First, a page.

Cooking lessons in Bangkok

IT’S slightly unnerving to be purposefully slicing chicken breast under the beady eye of a large, magnificently plumed cockerel. Judging by his arrogant strut he’s clearly confident that he’s safe from becoming the main ingredient in Tom Kha Gai (chicken in coconut milk soup with lemongrass and galangal). Indeed, he rules the roost at AmitaCookingSchool, which is based in an elegant teak house set in a lush garden in a quiet Bangkok suburb.

The house is part of a large compound photothat has been in the family of owner and head chef Tam Piyawadi Jantrupon for three generations. It’s tucked away down one of the canals branching off from the Chao PhrayaRiver, which snakes its way through central Bangkok, a haven from the city’s frenetic pace.

We are collected from our hotel and driven through a web of side streets to the jetty where we board a spacious timber launch. It immediately pushes off into the busy waterway, moving quickly past historic buildings such as the Royal GrandPalace and the Temple of Dawn. After about 20 minutes we turn into one of the narrow canals lined on both sides with timber houses, vivid flowers and lush trees.

People on balconies wave as we pass and we count water dragons as they laze on hot stones or hurriedly swim out of the way. To see three is lucky, the captain says – adding, when we have chalked up our trio, seven is luckier. It is Tam who greets us warmly on arrival and ushers us to the outside dining area, placing a cool drink on the white tablecloth. It’s very welcome. Although it is still relatively early, the cloying wet heat of a Bangkok summer day is already embracing us.

With the cockerel at her side, Tam guides us through the gardens where she grows as many herbs and spices as she can, photoexplaining the merits of each plant as she walks. There’s lots of pinching, sniffing and tasting. Anything not grown by her is brought in fresh each day as required. We are, she explains, going to cook four dishes, including the Tom Kha Gai. There is Phat Thai, the classic dish of stir-fried soft rice noodles with prawns and tamarind sauce, Gai Phat Met Ma Muang Hummaphan, stir-fried chicken with cashew nuts, and Tab Tim Krob, water chestnuts in syrup with cold coconut milk.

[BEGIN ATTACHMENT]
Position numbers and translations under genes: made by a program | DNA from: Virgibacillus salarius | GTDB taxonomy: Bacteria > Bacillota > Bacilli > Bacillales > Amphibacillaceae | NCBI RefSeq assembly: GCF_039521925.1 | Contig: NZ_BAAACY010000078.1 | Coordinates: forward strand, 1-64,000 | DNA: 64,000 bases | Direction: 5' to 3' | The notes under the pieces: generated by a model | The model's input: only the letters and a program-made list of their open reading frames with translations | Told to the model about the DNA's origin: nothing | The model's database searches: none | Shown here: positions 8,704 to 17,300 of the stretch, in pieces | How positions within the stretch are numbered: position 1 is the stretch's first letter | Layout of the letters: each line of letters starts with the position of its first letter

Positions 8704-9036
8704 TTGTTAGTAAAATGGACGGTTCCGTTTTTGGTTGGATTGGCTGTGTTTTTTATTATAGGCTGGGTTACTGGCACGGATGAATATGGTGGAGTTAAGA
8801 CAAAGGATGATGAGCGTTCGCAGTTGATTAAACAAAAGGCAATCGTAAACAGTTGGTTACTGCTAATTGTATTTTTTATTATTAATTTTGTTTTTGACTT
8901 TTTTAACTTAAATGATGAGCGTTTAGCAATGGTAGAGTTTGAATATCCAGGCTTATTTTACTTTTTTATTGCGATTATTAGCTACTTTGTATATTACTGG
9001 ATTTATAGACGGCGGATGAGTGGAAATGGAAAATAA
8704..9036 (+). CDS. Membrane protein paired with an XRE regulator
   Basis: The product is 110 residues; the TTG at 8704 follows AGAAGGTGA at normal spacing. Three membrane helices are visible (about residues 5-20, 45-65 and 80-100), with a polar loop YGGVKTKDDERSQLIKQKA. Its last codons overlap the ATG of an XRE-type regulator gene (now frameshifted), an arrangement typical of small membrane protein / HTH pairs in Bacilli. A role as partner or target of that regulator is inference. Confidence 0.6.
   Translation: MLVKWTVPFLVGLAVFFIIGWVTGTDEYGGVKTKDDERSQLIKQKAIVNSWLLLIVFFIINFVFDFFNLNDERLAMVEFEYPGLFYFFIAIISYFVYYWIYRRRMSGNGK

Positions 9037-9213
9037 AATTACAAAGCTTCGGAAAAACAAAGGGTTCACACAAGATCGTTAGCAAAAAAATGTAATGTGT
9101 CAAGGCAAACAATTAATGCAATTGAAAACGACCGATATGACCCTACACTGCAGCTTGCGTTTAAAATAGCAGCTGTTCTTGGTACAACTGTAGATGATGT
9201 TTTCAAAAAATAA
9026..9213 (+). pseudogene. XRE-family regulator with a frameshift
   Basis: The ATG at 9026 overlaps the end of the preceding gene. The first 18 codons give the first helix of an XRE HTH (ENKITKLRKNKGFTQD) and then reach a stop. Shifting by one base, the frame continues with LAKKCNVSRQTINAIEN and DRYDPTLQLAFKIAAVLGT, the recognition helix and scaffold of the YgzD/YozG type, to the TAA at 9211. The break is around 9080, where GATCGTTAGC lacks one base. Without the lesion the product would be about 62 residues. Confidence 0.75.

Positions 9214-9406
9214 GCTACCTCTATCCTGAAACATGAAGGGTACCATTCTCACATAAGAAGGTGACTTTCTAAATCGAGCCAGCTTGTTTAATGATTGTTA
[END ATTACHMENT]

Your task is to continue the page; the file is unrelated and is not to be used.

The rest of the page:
The menu is different each day but Tam is flexible, making changes to take into account people’s preferences photoand allergies if notified in advance. “We are open six days a week,” she says. “Or seven if that’s the only day someone can come,” she adds with a smile. “I want you to have fun, to enjoy things.”

Kitted out with large white aprons we head to the custom-designed cooking area. The ingredients for the first dish have been laid out in small bowls on the main preparation area by Tam’s support team. photoTalking through each step and occasionally stopping to show everyone exactly what she means, Tam creates her dishes, filling the air with exotic aromas. Finally, it is our turn. Everyone has an individual marble-topped table, stove and implements. Hidden hands have again done all the hard yakka and we have our own little tray of ingredients.

Tam is an enthusiastic teacher. There’s a lot of laughter, encouragement and praise. She grabs cameras to record the moments adding a garnish to one dish so it looks “perfect”. The finale is a wonderful banquet, cooked by us, which has been elegantly laid out in the garden. We compare our efforts and are generally impressed by our prowess. Tam is clearly happy at our pleasure and hands us colourful cooking cards with the recipes of each of our photodishes.

Bangkok has a growing number of cooking schools catering for the whole spectrum of skills from the amateur to professionals. Some of the hotels also run courses, for example the venerable Oriental and the Metropolitan, home to Nahm, the award-winning Thai restaurant run by Aussie David Thompson.

The amount of hands-on work you do varies from school to school and it is worth checking that out with the owners before signing up. Similarly, check whether you are picked up or have to make your own way there. Prices also vary. At 3000 baht ($A98), Amita is one of the more expensive ones, but the whole experience was more than worth it. Not only was it a wonderful day but I still pull out those recipe cards to re-create a tangible holiday memory. And it still tastes

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